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At Collision, Networking is King

| by David Iffland Follow 4 Followers on May 03, 2016. Estimated reading time: 3 minutes |

At the Collision Conference, it's all about seeing and being seen.

Unlike a typical developer conference -- with its keynotes, breakout sessions, and hands-on labs -- Collision's focus is on getting start-ups, investors, and technologists in the same room to see what happens. And it's literally one room. A large hall at the Ernest N. Morial Convention Center in New Orleans was split up into different areas, centered around a mass of start-ups in the middle.

Those start-ups were divided into three groups: Alpha, Beta, and Start. Each day, a new set of companies held court at a booth where they can interact with investors and other start-ups. But there's a cost. For example, one Alpha start-up paid $1,700 for their space which provided them with four event tickets and access to office hours and mentor hours.

On the outskirts of the room are three stages, two of which have changing themes. One stage, for example, focused on sports on day one, building things on day two, and turned into "Start-up University" on day three. Each "session" is actually a 20 minute talk. Sometimes it's a traditional talk where a single person teaches, but more often these sessions took the form of a panel discussion.

There's also PITCH stages where start-ups quickly present their ideas and face a gauntlet of questions about those ideas. One is ultimately declared the winner.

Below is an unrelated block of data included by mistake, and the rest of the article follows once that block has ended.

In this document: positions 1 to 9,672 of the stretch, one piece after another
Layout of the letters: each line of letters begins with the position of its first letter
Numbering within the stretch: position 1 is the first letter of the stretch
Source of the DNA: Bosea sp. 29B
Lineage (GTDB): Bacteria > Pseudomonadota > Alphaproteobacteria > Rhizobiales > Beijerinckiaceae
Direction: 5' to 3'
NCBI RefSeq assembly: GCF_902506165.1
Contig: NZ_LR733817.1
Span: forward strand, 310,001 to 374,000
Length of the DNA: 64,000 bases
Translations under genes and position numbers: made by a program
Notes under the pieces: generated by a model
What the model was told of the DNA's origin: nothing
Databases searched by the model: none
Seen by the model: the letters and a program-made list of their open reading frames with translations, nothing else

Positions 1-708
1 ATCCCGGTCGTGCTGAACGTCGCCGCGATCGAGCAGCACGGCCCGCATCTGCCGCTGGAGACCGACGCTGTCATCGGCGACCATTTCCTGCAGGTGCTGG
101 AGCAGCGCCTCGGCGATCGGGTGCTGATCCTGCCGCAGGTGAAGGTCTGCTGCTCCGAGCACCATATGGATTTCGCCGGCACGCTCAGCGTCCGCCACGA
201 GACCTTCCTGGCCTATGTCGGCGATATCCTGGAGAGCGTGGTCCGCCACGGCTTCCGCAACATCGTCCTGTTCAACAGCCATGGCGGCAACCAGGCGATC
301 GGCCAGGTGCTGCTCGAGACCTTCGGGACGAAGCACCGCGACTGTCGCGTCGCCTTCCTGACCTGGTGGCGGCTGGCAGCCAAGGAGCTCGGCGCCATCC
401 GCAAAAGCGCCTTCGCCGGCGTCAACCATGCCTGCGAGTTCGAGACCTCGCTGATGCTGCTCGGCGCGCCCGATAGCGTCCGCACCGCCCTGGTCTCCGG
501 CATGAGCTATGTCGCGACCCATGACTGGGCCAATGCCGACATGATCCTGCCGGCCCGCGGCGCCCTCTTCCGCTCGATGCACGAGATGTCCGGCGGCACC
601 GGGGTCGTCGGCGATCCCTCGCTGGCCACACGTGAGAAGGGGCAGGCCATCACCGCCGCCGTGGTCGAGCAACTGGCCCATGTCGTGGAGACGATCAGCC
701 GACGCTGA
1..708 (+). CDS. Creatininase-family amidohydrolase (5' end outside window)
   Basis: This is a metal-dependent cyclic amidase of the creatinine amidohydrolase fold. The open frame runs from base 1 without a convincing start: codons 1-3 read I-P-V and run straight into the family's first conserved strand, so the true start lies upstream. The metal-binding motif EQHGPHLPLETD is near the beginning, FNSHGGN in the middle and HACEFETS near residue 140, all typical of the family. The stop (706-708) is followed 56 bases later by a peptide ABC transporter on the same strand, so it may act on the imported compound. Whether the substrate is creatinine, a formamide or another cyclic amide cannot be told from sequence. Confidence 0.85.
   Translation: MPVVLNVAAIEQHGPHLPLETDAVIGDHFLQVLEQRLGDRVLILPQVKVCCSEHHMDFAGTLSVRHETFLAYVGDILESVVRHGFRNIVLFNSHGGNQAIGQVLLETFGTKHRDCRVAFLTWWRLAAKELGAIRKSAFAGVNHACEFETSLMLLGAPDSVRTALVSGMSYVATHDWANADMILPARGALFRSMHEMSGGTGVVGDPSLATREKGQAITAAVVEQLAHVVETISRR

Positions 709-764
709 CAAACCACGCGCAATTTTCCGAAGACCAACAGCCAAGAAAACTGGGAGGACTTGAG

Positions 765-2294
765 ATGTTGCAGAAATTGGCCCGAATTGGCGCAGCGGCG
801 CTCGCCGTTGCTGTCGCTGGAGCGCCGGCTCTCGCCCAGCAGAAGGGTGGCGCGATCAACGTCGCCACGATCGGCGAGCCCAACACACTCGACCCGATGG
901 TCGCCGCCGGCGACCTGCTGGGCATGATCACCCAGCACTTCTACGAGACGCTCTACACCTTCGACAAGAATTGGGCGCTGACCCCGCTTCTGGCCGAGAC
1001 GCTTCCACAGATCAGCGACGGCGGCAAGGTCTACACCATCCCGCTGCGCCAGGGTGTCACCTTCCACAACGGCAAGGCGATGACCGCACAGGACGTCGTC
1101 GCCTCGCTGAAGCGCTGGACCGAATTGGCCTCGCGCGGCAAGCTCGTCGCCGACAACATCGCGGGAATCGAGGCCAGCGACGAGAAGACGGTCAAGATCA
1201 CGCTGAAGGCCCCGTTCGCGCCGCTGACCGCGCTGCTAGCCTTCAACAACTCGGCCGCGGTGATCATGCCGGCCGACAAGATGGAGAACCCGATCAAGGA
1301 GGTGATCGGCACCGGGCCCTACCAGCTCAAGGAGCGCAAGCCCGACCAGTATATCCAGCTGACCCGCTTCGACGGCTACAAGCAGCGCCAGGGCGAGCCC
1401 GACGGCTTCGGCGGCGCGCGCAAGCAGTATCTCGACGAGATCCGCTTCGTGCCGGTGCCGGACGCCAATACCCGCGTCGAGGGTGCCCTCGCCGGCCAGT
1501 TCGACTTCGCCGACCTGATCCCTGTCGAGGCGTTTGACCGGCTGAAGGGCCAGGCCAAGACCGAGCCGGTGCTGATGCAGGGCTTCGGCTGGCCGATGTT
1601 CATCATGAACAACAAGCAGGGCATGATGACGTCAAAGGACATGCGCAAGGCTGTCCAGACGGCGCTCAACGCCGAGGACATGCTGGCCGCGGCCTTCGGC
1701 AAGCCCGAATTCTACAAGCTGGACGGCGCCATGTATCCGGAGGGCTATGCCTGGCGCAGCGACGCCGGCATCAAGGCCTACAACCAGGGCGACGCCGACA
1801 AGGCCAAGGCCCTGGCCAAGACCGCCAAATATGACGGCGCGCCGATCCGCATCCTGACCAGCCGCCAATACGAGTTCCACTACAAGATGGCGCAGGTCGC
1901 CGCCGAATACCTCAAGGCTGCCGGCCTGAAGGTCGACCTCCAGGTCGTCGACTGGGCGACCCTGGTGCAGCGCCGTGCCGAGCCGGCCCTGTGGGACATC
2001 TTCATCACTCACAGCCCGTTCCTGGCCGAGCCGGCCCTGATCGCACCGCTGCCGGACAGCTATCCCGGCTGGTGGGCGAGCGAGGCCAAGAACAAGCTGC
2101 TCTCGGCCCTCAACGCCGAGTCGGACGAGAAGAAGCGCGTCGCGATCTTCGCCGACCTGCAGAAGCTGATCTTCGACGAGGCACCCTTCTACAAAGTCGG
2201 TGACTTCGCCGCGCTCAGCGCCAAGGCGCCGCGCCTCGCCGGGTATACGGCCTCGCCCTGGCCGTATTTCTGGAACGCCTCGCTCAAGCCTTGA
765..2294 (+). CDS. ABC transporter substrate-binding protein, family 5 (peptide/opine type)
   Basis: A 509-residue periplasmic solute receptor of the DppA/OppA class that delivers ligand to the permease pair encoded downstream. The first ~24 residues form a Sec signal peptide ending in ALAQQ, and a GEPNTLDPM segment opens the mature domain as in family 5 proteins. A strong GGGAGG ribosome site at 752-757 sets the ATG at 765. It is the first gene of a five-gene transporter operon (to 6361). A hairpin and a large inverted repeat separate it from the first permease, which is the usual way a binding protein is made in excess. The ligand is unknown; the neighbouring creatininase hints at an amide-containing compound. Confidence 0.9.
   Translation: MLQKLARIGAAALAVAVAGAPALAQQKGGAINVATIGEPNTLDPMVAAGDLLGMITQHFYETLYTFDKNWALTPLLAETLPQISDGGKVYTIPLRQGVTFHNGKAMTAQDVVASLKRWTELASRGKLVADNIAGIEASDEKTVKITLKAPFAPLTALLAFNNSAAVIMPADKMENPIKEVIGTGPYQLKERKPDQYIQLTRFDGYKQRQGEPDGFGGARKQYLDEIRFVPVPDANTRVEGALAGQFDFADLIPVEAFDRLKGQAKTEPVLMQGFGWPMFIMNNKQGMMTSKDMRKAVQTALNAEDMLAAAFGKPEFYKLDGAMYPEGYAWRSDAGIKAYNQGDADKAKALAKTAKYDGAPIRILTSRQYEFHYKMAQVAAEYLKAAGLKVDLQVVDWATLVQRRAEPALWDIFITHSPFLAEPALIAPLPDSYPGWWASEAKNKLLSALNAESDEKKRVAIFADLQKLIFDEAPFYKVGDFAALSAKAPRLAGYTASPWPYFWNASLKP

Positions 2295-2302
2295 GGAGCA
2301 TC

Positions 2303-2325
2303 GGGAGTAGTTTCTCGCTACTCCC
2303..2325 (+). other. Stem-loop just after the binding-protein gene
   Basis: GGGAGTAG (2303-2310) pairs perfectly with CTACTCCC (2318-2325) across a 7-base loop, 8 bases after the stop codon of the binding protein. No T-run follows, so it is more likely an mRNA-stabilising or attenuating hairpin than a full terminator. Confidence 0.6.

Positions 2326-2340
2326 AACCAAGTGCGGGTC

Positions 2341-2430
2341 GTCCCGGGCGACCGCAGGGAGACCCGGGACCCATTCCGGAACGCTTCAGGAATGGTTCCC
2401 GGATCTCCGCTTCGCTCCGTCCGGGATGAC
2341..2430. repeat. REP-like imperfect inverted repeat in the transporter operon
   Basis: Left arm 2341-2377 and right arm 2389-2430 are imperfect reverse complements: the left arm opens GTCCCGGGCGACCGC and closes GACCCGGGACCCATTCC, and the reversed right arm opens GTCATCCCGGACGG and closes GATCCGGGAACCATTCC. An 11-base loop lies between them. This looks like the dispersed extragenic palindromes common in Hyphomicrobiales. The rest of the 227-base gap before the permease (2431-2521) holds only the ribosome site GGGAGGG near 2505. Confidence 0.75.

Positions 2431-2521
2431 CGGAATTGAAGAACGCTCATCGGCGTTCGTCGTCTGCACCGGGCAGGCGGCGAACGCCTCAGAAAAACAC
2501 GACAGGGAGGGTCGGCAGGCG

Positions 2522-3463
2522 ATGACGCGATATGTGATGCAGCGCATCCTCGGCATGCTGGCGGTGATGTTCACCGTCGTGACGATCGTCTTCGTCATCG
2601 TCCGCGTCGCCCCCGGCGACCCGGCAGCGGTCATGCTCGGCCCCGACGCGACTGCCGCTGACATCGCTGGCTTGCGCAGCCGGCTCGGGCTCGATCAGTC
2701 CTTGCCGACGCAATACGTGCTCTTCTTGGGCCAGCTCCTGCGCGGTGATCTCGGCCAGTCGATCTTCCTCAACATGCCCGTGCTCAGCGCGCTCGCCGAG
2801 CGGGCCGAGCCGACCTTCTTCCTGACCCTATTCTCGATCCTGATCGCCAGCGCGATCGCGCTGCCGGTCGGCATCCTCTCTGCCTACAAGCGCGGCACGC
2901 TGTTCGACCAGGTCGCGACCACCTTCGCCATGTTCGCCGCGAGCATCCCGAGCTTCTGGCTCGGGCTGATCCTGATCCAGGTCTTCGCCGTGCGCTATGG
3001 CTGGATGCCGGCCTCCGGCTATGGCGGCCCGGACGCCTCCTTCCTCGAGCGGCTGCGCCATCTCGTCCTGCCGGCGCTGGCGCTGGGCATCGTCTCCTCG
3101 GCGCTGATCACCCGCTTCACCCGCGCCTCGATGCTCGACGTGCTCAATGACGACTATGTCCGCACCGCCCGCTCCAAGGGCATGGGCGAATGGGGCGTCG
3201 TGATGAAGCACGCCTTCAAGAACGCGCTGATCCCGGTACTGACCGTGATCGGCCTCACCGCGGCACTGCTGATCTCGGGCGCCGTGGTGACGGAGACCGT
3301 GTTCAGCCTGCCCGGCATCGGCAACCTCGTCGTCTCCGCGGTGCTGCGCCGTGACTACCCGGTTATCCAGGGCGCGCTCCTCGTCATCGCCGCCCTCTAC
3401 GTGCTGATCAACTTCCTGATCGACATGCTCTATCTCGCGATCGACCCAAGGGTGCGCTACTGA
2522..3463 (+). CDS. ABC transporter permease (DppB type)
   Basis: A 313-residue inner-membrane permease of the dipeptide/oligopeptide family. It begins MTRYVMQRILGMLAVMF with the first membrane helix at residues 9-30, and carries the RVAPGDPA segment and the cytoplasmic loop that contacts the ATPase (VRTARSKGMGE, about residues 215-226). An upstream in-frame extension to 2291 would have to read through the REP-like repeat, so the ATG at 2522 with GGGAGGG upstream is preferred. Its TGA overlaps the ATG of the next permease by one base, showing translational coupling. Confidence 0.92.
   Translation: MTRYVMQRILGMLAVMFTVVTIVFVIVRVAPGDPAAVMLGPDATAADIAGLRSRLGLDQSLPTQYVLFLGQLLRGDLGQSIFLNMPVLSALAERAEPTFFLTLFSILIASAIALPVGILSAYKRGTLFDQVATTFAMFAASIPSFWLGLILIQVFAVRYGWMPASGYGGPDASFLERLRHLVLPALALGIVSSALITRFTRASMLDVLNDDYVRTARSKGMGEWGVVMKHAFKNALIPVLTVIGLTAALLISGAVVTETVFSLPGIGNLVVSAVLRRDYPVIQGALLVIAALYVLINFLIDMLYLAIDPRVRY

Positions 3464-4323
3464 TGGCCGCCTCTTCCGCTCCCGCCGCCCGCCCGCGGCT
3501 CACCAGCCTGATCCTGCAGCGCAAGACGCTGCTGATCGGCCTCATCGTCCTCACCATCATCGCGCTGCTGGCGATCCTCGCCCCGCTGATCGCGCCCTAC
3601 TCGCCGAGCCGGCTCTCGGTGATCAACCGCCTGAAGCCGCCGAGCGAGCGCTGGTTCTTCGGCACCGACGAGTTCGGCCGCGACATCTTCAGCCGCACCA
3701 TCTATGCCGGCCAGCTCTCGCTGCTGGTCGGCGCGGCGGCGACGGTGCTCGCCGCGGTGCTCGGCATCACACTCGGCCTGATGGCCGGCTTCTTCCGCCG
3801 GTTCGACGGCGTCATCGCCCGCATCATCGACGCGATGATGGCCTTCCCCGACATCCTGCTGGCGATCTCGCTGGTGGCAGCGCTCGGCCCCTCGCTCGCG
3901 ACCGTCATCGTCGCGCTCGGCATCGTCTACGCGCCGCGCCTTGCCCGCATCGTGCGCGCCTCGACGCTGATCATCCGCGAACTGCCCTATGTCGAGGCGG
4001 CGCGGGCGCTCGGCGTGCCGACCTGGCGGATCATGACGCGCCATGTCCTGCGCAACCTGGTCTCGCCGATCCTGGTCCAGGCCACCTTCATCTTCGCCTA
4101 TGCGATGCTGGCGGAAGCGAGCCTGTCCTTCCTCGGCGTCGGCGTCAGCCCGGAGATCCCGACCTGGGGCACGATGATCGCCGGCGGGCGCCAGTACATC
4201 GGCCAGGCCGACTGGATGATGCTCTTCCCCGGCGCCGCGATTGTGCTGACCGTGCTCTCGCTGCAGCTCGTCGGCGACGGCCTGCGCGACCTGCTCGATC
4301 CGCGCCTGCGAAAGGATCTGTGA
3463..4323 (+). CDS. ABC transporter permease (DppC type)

But it's all about the networking.

After the stages are closed for the day, the focus is on the Night Summits and the Pub Crawls. Fanning out in bars and restaurants around the city, it gives attendees another avenue to network in a less formal environment.

In a post by Collision founder Paddy Cosgrove, he says that "networking is king".

We "engineer serendipity" at the scale of thousands of attendees. Put another way, the people at your table or on your pub crawl at Collision are neither a random collection of attendees nor a manually curated group of attendees, but rather the product of algorithms.

Ernesto Larios, Executive Vice President of VeepWorks thinks the after hours events give attendees a chance to see a different side of the people they're doing business with:

The night events were really nice. I think, more than anything, [the events] provided a different state of mind for people to do business in. When we're at the conference center, some folks are in their 'present mode' and their 'hustle mode'. When they get outside of that, they find themselves in a more relaxed way. They're able to interact and dialog as human beings. You can fix financials, you can grow an idea, but you can't change the people.

For investors, there's more than one reason to check out the start-up scene. One investor told InfoQ that they look at start-ups, not necessarily because of what they do, but because of their data:

Most companies that are evolving today generate a lot of data as an integral part of their business. We try to find companies whose data might be an asset that we could leverage to help understand the world a little better and make more well-informed investment decisions.

This year, Collision had over 11,000 attendees, 630 startups, 510 media, and 407 investors. To boost the number of women attendees, conference organizers gave out 10,000 free tickets to women across the four events they put on. Sarah Mohamed Ahmed Aly, CEO of YourGate and an attendee from Egypt was one of the recipients of a free Women in Technology ticket and said she was excited about meeting others and learning:

I think the Start-up University would be great to see how I can develop myself and have a good impact on my start-up. In Egypt, we're a little bit behind in technology and I thought [Collision] would be a great opportunity to come and see what other people in other countries are up to.

For next year's event, free Women in Technology ticket nominations are now available.

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